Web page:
The facts. Mom and Dad were married, had a child, and divorced. As part of the divorce, the parties reached a visitation arrangement that gave Mom primary custody of the child and Dad visitation. Mom later relocated to Costa Rica with the child. Mom made the decision to relocate unilaterally, without informing Dad and without leave of court. Dad moved to modify the custody arrangement. After shifting the burden to Mom, the magistrate court granted the motion and required Mom to return the child to the United States. Mom appealed.

The issues. Mom raised three main errors on appeal: (1) the magistrate court applied the wrong burden of proof; (2) the magistrate court abused its discretion in concluding the modification of custody was in the child’s best interests; and (3) the burden of proof violated due process.

The result. The Idaho Supreme Court affirmed and denied Dad’s request for attorney fees on appeal under Idaho Code § 12-121.

Practice Pointers.

  1. The Court included a lengthy discussion on the burden of proof in custody modification cases, addressing its history and the burden-shifting framework created by Roberts v. Roberts, 138 Idaho 401, 64 P.3d 327 (2003). Ultimately the Court held that Roberts’ burden-shifting analysis applied because Mom frustrated the custody arrangement to such a degree that violated the arrangement.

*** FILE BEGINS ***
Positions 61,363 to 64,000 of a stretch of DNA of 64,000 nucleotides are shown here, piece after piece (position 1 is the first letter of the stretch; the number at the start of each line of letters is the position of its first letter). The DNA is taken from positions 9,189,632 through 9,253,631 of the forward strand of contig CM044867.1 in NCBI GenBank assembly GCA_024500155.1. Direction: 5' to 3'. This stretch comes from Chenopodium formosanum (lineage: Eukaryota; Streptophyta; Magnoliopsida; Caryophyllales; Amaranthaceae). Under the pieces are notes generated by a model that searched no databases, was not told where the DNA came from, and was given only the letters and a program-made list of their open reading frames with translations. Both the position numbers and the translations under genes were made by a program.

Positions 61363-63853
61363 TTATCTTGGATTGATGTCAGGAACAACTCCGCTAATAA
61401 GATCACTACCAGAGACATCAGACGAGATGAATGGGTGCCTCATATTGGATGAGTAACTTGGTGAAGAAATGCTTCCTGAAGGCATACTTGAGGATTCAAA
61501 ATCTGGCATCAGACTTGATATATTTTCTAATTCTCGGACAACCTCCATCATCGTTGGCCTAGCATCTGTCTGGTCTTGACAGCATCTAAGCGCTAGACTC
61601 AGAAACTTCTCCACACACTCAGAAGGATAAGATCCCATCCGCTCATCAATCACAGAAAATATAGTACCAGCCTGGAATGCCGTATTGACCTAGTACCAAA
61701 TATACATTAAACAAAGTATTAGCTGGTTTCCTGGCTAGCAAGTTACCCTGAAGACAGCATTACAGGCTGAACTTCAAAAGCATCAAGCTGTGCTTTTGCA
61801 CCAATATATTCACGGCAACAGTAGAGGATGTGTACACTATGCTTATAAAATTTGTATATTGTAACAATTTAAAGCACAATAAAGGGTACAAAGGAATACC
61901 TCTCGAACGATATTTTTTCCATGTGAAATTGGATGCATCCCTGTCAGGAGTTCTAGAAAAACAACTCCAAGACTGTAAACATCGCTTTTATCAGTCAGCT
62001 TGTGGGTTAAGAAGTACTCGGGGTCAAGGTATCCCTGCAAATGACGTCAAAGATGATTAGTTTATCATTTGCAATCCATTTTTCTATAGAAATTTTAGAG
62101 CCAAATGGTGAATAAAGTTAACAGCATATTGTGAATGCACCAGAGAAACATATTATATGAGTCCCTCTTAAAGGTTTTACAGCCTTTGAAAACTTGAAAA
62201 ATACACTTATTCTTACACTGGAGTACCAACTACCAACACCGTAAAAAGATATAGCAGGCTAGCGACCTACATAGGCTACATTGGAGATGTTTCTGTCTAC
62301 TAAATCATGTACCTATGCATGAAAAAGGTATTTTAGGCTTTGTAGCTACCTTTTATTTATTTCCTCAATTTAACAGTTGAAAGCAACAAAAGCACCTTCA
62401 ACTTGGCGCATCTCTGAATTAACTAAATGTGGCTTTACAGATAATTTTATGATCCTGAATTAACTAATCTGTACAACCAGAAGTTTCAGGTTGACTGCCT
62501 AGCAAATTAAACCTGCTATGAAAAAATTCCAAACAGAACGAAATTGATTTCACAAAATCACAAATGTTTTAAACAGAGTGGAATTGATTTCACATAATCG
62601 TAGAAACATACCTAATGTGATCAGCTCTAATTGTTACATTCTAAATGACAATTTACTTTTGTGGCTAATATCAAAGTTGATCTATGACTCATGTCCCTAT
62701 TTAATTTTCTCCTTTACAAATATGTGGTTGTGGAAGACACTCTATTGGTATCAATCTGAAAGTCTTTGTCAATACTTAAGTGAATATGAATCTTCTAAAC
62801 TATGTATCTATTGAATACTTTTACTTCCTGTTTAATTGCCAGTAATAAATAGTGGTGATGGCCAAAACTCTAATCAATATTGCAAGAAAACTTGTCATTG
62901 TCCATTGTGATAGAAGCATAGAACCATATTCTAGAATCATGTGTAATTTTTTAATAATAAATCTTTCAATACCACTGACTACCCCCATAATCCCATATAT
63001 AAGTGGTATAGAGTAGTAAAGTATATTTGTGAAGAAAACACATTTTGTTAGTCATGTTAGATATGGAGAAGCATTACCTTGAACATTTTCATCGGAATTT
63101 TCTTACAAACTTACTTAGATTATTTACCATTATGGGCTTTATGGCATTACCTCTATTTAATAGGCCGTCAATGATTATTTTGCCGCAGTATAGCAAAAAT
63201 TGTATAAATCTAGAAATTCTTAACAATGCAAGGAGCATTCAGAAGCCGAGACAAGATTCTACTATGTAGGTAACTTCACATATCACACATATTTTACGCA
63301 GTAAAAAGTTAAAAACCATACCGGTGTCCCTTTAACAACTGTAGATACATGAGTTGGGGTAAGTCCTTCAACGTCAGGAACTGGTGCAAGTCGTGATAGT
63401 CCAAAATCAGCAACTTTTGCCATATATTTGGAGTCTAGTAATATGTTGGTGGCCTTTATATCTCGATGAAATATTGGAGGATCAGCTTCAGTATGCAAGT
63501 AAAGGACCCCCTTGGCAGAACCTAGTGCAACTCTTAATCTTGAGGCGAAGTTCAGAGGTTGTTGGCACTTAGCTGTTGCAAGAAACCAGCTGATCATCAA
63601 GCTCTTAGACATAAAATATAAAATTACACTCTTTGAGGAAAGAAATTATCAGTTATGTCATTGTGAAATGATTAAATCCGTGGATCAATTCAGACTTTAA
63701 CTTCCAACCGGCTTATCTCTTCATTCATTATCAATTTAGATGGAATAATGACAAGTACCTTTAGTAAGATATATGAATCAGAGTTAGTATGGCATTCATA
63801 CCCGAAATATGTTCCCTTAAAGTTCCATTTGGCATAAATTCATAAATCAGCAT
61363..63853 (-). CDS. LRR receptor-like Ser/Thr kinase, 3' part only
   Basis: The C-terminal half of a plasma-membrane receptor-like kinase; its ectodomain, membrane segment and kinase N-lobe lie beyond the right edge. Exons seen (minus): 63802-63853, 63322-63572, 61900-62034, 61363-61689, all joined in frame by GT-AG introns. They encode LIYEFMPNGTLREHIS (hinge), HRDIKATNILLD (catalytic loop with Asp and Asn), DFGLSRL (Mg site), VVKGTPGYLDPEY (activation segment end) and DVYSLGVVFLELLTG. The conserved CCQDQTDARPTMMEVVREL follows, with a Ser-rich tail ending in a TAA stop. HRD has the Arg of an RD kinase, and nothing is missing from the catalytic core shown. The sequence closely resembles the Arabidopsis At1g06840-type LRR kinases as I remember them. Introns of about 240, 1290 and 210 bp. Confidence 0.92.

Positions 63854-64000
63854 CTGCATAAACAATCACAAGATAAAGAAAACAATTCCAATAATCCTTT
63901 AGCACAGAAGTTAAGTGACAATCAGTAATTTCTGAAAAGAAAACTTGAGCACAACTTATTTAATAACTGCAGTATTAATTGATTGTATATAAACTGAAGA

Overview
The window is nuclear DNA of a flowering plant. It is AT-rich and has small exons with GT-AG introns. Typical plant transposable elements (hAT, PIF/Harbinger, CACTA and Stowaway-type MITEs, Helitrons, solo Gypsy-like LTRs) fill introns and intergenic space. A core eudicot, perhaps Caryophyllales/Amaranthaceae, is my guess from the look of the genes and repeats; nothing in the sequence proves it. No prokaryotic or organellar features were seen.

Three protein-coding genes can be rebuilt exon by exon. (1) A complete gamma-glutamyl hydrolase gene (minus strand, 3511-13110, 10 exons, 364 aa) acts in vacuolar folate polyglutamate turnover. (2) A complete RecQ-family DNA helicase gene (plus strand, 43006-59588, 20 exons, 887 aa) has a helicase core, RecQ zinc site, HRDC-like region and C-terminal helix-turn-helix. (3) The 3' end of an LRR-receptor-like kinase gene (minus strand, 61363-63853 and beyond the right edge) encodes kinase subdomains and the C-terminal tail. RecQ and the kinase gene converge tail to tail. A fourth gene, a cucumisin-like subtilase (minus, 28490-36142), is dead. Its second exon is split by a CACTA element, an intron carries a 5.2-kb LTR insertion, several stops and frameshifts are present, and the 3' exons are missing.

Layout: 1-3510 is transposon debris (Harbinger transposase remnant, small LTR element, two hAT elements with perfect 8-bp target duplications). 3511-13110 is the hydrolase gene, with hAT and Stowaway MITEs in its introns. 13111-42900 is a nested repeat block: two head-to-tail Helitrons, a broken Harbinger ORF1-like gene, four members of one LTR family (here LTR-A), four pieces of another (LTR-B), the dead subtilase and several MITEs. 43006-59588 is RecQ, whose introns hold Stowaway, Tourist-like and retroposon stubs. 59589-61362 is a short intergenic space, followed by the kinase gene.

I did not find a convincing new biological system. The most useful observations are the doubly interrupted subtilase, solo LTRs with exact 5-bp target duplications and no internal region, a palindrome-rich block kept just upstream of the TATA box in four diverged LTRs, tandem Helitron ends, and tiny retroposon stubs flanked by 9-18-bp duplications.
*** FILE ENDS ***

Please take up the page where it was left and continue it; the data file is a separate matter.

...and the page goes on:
2. The Court refused to consider Mom’s due process argument, which was raised for the first time in her reply brief. An assignment of error is deemed waived if there is no argument contained in the appellant’s brief. The same is true when it is raised for the first time in the appellant’s reply brief.
  3. Even though Mom’s appeal merely second-guessed the magistrate court’s findings, the Court denied Dad attorney fees on appeal under Idaho Code § 12-121. The Court reasoned that the case raised a unique question of law concerning the burden of proof in a discrete category of cases and that the appeal materially advanced the law.